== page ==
CT and MRI scans of the brain were unremarkable. At the age of eleven MECP2, CDKL5, and FOXG1 were analyzed with Sanger sequencing of all exons with flanking intron regions and MLPA kits P015C, P395 and P189 from MRC-Holland, all with normal results. Due to the aggressive epilepsy SCN1A was Sanger sequenced and this disclosed the novel splice variant NG_011906.1:g.76169G > C, (NM_001165963.2): c.4284 + 1G > C. Using Alamut Visual software (Interactive Biosoftware, France) and the guidelines of American College of Medical Genetics and Genomics and the association for Molecular Pathology (ACMG) [6], this variant was scored as pathogenic. Parental testing indicated that the mutation was de novo. Two splice mutations (c.4284 + 1G > T and c.4284 + 1G > A) affecting the same splice site, have previously been reported in Dravet syndrome [7, 8]. Because she fulfilled the criteria for RTT, but no mutation in MECP2 was identified, a MECP2 gene expression analysis, performed on mRNA isolated from her fibroblasts was performed. This analysis indicated that her MECP2 expression level was more than 80% reduced compared to three female controls (Fig. 2).
Fig. 2
Fig. 2

The relative expression level of MECP2 (the alternative transcripts coding for isoforms MeCP2_E1) in cultured fibroblasts of three female controls and Case 1. The MECP2 gene expression analysis was performed on mRNA isolated from her fibroblasts, using Applied Biosystems 7500 Fast Real-Time PCR System (ABI, Foster City, CA), with pre-designed assay (TaqMan MGB probe HS01598237). GAPDH served as an endogenous control. The RQmin and RQmax with the confidence interval set at 95%:Female1; RQ Min 0.77, RQ Max 1.29, Female2; RQ Min 0.85, RQ Max 1.14, Female3; RQ Min 0.787, RQ Max 0,99, Patient; RQ Min 0.07, RQ Max 0,13

Case 2

Case 2 is a 32 years old woman (for timeline see Fig. 3). She was born at 40 weeks of gestation with a birth weight of 3830 g, length 52 cm, and a head circumference of 36 cm. Pre- and neonatal periods were normal. At 7 months, she had her first seizure, a febrile bilateral tonic-clonic seizure. Between one and 2 years of age her epilepsy became more severe, with daily generalized seizures. The frequency of seizures declined somewhat when she reached school age, but her epilepsy remained drug resistant, with several bilateral tonic-clonic seizures every week. Besides the epilepsy, her development was apparently normal the first 12–15 months. She sat independently at 7 months. At 1 year, she used a few words and had an appropriate use of hands. She learned to walk when she was 24 months old. When she was between 12 to 15 months of age she started to lose acquired skills. Her hand function deteriorated gradually, her words disappeared and she no longer seemed to show interest in her surroundings. She developed bruxism and hand-washing stereotypies. She could walk independently until school age, but then she gradually needed support when walking. Through childhood her sleep pattern was significantly disturbed with both screaming and laughing spells. Her respiration has however never been affected.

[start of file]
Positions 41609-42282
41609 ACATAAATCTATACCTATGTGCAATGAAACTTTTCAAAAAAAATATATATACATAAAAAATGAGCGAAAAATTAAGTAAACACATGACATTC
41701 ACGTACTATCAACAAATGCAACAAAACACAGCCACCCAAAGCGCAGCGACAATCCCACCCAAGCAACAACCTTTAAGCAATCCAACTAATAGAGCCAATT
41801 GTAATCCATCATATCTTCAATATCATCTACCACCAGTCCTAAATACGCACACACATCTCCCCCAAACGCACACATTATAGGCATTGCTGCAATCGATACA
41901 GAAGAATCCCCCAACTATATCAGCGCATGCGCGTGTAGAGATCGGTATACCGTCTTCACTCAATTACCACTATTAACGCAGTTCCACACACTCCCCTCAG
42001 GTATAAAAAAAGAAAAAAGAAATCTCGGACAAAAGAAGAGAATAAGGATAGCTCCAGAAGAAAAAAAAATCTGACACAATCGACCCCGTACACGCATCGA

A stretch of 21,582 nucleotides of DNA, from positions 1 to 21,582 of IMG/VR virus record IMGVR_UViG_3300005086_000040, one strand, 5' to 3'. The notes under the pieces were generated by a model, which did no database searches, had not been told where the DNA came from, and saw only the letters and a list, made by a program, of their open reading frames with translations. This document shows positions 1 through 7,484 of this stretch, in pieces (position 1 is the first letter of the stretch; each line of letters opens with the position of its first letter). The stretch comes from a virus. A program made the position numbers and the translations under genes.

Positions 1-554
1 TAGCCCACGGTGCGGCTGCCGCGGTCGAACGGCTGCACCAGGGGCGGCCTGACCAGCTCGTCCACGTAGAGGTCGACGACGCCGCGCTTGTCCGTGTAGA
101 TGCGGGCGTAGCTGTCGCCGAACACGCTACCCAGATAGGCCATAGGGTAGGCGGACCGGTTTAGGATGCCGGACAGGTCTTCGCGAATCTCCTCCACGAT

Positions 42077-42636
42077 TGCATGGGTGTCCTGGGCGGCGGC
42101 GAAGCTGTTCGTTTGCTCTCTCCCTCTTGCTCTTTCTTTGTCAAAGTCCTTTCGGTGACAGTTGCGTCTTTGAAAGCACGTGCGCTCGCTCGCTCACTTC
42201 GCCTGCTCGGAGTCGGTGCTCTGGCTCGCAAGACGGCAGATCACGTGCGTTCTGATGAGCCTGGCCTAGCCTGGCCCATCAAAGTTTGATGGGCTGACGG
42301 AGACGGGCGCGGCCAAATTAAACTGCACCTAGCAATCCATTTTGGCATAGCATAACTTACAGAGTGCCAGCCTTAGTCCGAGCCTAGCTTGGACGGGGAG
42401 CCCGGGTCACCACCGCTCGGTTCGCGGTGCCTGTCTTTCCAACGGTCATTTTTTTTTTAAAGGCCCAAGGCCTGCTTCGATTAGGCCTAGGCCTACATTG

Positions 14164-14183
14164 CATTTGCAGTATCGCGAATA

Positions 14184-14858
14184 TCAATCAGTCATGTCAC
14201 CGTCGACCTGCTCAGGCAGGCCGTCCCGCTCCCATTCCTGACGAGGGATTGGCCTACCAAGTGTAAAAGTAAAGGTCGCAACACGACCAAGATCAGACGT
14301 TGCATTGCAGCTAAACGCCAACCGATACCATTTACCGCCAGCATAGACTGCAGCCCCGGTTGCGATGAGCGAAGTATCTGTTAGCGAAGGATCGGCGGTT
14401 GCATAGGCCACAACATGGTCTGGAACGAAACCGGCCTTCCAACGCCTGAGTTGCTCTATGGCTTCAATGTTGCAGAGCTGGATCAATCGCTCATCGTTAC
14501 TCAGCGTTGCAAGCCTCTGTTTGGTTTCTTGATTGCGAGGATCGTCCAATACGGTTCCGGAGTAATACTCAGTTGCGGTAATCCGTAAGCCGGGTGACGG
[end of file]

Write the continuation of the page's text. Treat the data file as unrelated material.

Fig. 3
Fig. 3

Timeline case 2

The clinical examination revealed a 32 years old woman who could walk a few meters with support, had ataxic and apraxic hand movements, but not hand stereotypies. She had no language but gave intense eye contact. Her muscle tone was normal. She had a slight scoliosis. Her epilepsy was still a major concern, with daily to weekly bilateral tonic-clonic seizures. She fulfilled the criteria of classic RTT.

Genetic analyses of MECP2 at the age of 18 gave negative results (Sanger sequencing and MLPA kit P015 from MRC-Holland). As a participant in a national survey of females with RTT she was recently retested by applying whole exome sequencing (WES) using Agilent SureSelect Target Enrichment Kit (Agilent Technologies, Santa Clara, CA) on Illumina HiSeq 2500 with pair-end runs. Alignment, mapping, and variant calling were performed using Genome Analysis Tool Kit (GATK). Reads were mapped to the reference sequence (GRCh37/hg19). Following bioinformatic filtration, analysis of coding regions and intron/exon boundaries of 1479 predefined genes (including FOXG1, CDKL5 and SCN1A with a 100% coverage at a depth > 10×) was performed. WES disclosed the variant, NG_011906.1:g.76130G > T, NM_001165963.1: c.4246 G > T, p.(Asp1416Tyr) in SCN1A. Using Alamut Visual software (Interactive Biosoftware, France) and ACMG criteria [6] this novel variant was scored as pathogenic. Parental testing indicated that the mutation was de novo. This is a novel variant, but mutations affecting the same amino acid have been reported in Dravet syndrome [9].

Discussion and conclusions

We present two females with clinical pictures consistent with classic RTT and who fulfill the diagnostic criteria for this disorder [1], but without mutations in the coding regions of MECP2, CDKL5 and FOXG1. However, deep intronic mutations and duplications/deletions of exons not covered by the MLPA analysis, have not been excluded.